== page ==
davidcarpaninith
Art Teacher
At KHS
1972 - 1978

Professor David Carpanini
PPRE. Hon RWS. RWA. NEAC

Art Master at KHS1972-1978

davidcarpanini

In David Carpanini's own words: I was art master at Kingham Hill School from September 1972 until December 1978. Appointed by Teddy Cooper it was my first teaching post and I recall those years as amongst the most rewarding and fulfilling of my career.

David Carpanini was born in Glamorgan in 1946. He was trained at Gloucestershire College of Art and Design, Cheltenham, the Royal College of Art and the University of Reading. He was Professor of Art at the University of Wolverhampton from 1992 to 2000 and President of the Royal Society of Painter - Printmakers from 1995 to 2003.

In 1969 he won the British Institutions Awards Committees Annual Scholarship for engraving and has since exhibited regularly at the Royal Academy and in numerous other major group and solo exhibitions in the UK and abroad.

 

 

 

 

gladys

One of David Carpanini's pictures has a close connection with Kingham Hill School.

The painting (shown below) entitled "Friends and Neighbours" featured Mrs Knight (photo right) and her close friend Esme Mehan. Many will recall that Mrs Knight worked and lived at KHS caring for the boys for many years. Esme was the daughter of one of the ground staff. There is more information about Mrs Knight in our article about Plymouth House.

The painting David tells us was in fact completed many years after he left Kingham Hill. It was exhibited at the Royal Academy Summer exhibition in 1993.

 

 

 

friendsandneighbours

shadows

David Carpanini's work has been the subject of three television documentaries and has been acquired by numerous prestigious collections including: the Glynn Vivian Art Gallery, Swansea, Newport Museum and Art Gallery, Her Majesty the Queen, Windsor, National Museum of Wales, National Library of Wales, Contemporary Art Society of Wales, British Steel, Rank Xerox, British National Oil Corporation, National Coal Board, Government Art Collection DOE, Ashmolean Museum Oxford, Fitzwilliam Museum Cambridge as well as many University and College collections.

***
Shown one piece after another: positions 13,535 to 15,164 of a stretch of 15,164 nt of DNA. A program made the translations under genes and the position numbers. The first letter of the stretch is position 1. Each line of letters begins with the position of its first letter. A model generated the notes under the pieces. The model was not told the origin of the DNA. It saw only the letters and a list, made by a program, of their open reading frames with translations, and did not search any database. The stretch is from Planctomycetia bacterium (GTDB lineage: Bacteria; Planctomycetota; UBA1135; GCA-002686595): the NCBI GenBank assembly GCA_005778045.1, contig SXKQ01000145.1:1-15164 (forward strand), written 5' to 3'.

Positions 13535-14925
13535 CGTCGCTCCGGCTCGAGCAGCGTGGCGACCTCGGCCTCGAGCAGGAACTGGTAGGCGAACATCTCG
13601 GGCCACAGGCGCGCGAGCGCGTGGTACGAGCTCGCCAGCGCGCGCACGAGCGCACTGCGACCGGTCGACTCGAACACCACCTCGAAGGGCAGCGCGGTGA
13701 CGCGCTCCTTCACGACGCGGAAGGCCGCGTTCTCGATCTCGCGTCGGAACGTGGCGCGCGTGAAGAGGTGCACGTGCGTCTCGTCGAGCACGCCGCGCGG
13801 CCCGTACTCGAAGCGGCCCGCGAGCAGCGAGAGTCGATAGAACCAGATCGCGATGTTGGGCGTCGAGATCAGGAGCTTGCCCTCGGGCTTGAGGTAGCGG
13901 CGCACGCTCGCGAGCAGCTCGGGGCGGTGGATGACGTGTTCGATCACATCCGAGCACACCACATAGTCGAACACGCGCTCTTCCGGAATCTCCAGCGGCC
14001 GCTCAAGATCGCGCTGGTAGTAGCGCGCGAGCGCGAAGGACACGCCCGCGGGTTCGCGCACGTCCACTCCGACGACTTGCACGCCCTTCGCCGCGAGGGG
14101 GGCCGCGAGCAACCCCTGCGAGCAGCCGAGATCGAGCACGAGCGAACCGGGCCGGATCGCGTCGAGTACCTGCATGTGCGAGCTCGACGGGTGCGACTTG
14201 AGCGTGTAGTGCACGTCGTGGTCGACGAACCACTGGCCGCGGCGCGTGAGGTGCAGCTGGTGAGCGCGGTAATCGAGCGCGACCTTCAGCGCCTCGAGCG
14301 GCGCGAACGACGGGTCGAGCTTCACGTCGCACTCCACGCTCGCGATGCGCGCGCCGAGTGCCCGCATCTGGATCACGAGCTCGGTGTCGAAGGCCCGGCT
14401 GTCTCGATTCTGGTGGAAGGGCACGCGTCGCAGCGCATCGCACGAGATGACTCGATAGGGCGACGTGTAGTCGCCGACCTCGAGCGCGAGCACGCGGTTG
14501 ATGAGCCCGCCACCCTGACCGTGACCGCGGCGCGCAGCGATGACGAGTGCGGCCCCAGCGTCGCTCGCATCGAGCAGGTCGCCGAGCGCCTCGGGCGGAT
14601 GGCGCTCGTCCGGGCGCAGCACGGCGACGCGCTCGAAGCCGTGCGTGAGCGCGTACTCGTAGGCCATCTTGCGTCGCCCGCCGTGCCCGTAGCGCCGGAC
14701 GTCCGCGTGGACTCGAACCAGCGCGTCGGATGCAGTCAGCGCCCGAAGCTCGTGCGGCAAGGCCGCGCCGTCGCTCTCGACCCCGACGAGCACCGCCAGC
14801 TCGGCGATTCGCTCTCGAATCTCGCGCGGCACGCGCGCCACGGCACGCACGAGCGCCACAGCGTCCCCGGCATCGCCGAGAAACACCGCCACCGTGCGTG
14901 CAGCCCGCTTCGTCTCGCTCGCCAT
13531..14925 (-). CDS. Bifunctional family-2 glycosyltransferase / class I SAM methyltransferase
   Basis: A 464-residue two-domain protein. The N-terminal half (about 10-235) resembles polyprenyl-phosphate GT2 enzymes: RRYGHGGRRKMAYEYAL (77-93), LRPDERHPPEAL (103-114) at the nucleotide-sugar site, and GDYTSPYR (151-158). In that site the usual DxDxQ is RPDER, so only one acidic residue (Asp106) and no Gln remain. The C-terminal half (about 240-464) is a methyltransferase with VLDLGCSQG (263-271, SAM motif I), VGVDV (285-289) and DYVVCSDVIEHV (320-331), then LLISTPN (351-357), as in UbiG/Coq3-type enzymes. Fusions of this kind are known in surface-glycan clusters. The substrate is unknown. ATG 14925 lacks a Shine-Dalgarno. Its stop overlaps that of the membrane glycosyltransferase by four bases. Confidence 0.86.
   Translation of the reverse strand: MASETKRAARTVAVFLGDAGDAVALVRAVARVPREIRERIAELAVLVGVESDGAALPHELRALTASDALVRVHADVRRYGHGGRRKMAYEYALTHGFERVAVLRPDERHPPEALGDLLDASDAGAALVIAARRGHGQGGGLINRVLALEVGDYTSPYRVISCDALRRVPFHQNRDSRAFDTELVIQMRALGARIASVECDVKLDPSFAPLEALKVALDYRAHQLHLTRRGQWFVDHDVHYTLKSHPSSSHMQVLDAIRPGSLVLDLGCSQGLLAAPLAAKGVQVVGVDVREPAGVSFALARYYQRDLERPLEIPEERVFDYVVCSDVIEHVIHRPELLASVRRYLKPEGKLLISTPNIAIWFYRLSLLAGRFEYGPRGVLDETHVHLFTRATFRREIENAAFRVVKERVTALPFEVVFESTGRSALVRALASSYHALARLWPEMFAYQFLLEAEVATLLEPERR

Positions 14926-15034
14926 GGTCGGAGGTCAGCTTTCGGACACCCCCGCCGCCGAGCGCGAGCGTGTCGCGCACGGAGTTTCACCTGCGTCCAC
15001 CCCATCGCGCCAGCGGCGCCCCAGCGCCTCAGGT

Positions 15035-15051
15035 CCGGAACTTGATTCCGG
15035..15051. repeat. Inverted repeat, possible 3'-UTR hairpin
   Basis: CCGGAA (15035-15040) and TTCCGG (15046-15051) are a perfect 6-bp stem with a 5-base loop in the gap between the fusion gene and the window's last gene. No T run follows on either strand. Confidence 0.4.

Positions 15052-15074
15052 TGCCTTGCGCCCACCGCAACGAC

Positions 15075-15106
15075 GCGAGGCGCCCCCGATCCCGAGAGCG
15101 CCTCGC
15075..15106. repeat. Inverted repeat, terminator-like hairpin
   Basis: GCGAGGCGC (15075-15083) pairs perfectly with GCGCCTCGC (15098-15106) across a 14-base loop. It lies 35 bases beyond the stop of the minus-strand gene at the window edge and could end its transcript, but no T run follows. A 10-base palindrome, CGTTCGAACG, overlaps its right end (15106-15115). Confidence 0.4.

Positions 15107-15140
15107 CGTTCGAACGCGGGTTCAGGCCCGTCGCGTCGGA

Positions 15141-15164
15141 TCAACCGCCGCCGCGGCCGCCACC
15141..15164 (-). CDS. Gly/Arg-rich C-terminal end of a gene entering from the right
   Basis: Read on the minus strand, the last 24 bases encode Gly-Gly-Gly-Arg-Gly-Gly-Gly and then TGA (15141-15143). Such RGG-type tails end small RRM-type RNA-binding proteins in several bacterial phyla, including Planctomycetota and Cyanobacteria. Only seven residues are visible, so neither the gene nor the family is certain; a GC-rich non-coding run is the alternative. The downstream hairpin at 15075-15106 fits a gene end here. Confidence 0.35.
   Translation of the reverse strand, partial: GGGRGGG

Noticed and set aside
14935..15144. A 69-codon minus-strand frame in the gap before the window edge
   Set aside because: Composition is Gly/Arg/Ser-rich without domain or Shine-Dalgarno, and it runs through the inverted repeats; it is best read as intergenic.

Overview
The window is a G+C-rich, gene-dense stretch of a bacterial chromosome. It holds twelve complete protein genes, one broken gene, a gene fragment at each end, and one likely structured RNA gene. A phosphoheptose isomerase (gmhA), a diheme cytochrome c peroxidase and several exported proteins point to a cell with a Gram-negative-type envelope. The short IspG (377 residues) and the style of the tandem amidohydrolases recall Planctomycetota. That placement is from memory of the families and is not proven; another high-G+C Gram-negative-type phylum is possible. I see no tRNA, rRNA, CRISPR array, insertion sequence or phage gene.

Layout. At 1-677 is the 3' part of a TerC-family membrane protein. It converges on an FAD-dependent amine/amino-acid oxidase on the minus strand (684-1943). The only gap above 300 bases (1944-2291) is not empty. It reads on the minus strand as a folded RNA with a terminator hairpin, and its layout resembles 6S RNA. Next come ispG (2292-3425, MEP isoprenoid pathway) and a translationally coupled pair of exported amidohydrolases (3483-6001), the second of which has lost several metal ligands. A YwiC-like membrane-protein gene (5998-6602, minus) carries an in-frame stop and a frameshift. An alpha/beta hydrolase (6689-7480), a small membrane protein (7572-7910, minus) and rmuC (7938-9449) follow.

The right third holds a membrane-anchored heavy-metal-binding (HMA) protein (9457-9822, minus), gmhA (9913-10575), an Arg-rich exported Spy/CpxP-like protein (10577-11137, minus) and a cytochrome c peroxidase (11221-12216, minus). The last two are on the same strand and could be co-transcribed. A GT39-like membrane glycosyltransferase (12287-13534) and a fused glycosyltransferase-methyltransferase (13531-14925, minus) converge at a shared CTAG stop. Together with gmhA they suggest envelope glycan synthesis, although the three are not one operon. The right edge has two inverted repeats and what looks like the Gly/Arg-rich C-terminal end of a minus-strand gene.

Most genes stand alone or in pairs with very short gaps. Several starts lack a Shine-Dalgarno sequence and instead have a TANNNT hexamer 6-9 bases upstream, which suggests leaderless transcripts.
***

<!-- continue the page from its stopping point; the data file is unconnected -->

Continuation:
Most of David Carpanini's work has focused on the valleys and former mining communities of South Wales. Speaking of his work in Art Review in June 1998, Carpanini said:

 

 

Shadows in a Theatre of Dreams (Acrylic)

lure

"My inspiration lies in the contemplation of the familiar. I believe that man has a special bond, a special relationship with that part of Earth which nourishes his boyhood and it is in the valleys and former mining communities of South Wales, scarred by industrialisation but home for a resolute people that I have found the trigger for my creative imagination. The stark landscape and close knit, often claustrophobic social infrastructure are a fundamental part of my own background and I have attempted to use the natural drama of this location to explore aspects of the human condition such as fear, isolation, loneliness, brutality, dignity, pride and hope.

All my paintings and prints are studio assemblages, unhurried distillations of sketchbook observations and visual memories. I have always made extensive use of small notebooks. These are working tools in which I make records of both a graphic and literary nature. These observations are not always put to immediate use; indeed months, even years may elapse before a particular theme is explored further. It is from this reservoir of materials that my pictures grow. The design and manner of any work arises as a natural process of growth and evolution; as an extension of object and purpose, not imposed in a preconceived way."

Lure it Back to Cancel Half a Line (Acrylic)

Much of this information for this article was obtained from the web pages of the Attic Gallery.

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